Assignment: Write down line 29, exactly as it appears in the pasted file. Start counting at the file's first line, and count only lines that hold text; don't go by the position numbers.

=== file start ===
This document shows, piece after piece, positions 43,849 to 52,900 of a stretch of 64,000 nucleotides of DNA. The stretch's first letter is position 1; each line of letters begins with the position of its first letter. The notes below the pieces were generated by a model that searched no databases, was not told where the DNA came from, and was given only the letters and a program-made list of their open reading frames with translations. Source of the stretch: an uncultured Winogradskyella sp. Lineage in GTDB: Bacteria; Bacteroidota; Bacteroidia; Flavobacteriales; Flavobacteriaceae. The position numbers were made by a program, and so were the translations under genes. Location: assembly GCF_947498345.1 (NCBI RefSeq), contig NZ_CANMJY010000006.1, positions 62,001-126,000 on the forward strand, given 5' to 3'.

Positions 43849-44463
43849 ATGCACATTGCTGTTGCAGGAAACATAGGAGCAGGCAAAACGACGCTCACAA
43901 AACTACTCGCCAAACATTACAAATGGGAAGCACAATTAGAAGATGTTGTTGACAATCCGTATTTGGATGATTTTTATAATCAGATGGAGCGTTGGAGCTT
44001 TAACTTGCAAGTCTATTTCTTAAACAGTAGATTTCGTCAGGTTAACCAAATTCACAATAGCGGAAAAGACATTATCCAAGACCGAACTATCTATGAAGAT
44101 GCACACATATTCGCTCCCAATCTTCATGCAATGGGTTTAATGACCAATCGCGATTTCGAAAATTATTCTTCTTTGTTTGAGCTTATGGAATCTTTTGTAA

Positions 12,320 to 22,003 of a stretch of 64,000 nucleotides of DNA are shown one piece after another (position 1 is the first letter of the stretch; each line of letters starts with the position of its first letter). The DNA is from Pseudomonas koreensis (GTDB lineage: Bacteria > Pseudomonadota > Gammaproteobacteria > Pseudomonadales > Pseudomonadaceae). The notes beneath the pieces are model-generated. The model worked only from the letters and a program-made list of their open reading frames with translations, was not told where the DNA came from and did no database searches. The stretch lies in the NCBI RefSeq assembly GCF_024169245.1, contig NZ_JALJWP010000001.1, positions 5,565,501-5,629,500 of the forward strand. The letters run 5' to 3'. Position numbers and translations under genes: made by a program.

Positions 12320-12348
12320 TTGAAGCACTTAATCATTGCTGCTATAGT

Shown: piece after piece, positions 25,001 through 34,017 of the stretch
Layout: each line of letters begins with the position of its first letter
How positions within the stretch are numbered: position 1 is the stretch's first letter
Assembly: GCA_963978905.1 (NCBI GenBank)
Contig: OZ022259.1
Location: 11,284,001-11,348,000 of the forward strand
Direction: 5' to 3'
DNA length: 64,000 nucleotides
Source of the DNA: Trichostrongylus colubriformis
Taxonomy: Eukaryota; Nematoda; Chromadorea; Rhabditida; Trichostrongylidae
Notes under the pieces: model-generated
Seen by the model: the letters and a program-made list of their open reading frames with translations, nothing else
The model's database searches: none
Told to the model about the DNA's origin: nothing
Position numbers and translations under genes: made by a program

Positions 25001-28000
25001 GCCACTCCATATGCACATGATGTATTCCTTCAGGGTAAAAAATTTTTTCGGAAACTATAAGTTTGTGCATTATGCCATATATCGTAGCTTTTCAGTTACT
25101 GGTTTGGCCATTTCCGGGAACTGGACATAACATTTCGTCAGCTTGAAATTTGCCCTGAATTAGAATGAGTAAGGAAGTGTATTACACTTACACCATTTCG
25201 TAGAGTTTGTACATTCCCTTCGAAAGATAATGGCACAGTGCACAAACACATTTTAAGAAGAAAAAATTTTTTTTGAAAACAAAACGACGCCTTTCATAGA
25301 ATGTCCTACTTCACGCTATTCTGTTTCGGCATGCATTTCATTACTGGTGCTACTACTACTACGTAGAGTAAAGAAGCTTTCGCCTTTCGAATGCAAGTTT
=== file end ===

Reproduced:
25301 ATGTCCTACTTCACGCTATTCTGTTTCGGCATGCATTTCATTACTGGTGCTACTACTACTACGTAGAGTAAAGAAGCTTTCGCCTTTCGAATGCAAGTTT